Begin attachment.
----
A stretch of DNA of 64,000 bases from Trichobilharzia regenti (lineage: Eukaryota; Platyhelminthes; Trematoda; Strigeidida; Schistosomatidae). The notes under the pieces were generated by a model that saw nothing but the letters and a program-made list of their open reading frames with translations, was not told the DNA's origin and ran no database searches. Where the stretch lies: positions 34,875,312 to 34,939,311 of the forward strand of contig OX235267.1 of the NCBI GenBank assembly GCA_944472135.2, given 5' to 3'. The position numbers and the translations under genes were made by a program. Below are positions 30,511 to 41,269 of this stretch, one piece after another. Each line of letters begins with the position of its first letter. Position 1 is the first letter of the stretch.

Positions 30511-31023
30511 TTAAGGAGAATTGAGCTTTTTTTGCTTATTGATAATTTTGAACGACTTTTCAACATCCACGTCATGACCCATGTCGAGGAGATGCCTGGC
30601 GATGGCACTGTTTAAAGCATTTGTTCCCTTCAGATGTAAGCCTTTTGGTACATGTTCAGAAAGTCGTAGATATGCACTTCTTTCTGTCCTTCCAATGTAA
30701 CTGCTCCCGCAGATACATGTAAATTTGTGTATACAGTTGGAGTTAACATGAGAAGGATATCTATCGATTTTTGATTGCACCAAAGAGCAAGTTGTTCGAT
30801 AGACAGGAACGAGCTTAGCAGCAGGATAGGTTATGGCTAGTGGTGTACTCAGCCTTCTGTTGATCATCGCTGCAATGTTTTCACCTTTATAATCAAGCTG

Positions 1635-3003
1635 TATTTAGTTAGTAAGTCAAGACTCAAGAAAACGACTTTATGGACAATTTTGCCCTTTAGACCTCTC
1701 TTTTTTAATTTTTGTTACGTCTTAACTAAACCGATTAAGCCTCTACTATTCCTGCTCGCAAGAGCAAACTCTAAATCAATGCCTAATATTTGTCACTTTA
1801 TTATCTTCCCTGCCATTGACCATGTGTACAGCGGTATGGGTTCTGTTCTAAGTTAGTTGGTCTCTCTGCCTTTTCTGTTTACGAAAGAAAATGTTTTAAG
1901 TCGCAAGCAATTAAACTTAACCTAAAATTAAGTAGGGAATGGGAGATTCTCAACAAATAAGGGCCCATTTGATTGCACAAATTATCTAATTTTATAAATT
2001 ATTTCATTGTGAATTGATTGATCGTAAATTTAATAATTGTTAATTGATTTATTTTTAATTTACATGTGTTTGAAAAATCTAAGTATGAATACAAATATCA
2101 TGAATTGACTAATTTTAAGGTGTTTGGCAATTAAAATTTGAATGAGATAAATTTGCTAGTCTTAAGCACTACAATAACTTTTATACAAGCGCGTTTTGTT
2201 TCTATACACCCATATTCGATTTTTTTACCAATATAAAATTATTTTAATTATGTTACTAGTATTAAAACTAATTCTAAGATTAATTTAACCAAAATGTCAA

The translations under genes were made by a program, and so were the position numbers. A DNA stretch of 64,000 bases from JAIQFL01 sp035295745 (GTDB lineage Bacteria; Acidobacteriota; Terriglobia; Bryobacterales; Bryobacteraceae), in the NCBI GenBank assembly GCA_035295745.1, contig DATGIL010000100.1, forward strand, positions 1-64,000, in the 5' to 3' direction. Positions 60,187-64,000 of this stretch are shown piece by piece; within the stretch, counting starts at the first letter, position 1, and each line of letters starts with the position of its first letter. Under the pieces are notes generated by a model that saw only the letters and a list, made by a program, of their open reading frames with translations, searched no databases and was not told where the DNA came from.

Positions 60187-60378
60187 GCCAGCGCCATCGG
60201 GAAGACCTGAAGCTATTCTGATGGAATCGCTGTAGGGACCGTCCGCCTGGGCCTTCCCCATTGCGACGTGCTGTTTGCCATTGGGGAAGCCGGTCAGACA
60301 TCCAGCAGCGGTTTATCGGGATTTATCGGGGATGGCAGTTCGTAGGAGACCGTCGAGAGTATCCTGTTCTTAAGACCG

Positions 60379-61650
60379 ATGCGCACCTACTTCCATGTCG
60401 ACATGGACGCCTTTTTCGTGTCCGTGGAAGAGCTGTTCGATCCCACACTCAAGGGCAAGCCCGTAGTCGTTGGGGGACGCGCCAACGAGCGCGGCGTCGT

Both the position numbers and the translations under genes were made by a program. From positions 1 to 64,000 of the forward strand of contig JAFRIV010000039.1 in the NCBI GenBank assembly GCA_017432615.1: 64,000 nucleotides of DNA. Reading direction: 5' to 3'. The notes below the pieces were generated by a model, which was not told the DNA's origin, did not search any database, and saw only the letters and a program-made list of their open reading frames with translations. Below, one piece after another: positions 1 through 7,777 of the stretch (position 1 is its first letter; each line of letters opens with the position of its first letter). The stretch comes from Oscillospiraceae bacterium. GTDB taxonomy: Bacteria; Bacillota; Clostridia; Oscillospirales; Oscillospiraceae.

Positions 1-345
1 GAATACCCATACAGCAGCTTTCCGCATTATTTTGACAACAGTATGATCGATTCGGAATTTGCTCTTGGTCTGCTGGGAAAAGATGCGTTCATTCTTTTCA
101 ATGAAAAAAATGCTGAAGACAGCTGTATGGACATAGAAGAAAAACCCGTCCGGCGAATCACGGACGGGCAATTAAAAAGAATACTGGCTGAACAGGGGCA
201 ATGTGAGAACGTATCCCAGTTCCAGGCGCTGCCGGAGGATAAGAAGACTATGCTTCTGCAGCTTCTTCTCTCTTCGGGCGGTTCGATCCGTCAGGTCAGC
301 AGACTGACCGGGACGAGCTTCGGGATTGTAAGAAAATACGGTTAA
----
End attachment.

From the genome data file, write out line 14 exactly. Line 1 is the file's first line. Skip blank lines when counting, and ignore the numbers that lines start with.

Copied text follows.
2201 TCTATACACCCATATTCGATTTTTTTACCAATATAAAATTATTTTAATTATGTTACTAGTATTAAAACTAATTCTAAGATTAATTTAACCAAAATGTCAA